Isn't the neutral connected to the grounding electrode system? The equipment grounding conductor is connected to the grounding electrode system also so the bonding is connected to the grounding electrode system. I don't know how else to say it.
      They say I shot a man named Gray and took his wife to Italy
      She inherited a million bucks and when she died it came to me
      I can't help it if I'm lucky

      Comment


        #33
        Originally posted by Dennis Alwon View Post
        You keep saying the same thing and I keep saying the same... Does the code say I cannot use the equipment grounding conductor as a means to get back to the grounding electrode system. I don't think so. That is my point as Larry states above.

        It doesn't say that the csst must be directly connected to a rod or to a main panel just that it it must be connected to the grounding electrode system.

        Isn't the neutral connected to the grounding electrode system? The equipment grounding conductor is connected to the grounding electrode system also so the bonding is connected to the grounding electrode system. I don't know how else to say it.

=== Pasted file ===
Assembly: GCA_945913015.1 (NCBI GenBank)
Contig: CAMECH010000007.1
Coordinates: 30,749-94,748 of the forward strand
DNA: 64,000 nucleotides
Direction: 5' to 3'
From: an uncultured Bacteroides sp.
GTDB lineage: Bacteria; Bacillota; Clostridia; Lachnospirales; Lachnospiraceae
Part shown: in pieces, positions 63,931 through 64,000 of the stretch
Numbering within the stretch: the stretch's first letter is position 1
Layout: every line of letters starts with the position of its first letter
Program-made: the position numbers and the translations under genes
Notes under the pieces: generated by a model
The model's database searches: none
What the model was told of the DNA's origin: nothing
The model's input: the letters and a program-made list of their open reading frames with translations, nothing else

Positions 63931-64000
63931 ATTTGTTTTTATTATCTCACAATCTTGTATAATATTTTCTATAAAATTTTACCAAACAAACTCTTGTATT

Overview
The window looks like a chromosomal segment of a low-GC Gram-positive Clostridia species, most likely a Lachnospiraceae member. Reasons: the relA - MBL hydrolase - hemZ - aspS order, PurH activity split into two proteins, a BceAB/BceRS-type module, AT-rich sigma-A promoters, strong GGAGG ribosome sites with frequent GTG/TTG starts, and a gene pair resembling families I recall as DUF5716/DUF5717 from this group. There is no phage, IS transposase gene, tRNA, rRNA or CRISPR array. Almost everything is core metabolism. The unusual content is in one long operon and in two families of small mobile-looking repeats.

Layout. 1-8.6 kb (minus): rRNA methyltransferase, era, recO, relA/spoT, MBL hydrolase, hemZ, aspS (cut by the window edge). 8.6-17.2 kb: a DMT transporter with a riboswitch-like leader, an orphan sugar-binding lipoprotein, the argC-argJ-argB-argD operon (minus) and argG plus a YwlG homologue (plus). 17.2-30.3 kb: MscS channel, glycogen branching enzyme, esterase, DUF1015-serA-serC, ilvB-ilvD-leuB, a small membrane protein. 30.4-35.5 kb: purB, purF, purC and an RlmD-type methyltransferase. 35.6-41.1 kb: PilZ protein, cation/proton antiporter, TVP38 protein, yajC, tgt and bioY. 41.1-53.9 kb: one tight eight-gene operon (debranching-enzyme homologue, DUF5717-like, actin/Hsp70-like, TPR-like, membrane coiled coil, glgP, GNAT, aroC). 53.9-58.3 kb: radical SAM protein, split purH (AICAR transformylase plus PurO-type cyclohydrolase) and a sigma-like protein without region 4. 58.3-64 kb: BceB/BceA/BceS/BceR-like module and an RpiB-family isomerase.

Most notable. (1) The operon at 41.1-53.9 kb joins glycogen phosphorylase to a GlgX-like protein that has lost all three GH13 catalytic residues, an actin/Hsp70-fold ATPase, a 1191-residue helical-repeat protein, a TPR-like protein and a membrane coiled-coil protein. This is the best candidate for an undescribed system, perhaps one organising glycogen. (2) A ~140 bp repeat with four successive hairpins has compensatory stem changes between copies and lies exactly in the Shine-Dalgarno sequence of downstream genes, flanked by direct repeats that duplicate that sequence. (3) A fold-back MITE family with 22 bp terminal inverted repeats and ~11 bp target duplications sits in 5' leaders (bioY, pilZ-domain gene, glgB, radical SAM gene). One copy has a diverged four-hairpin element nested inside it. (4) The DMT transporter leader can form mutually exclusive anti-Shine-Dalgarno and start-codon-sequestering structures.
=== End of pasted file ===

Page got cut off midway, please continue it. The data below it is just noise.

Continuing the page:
Dennis,

        Does the NEC consider, say, an equipment grounding conductor is part of the grounding electrode system?

        Comment


          #34
          Originally posted by Jamesco View Post
          Dennis,

          Does the NEC consider, say, an equipment grounding conductor is part of the grounding electrode system?

          No it is not part of the grounding electrode system but that is a moot point... Is the bond to the csst part of the grounding electrode system? No as the csst is not an electrode.
          They say I shot a man named Gray and took his wife to Italy
          She inherited a million bucks and when she died it came to me
          I can't help it if I'm lucky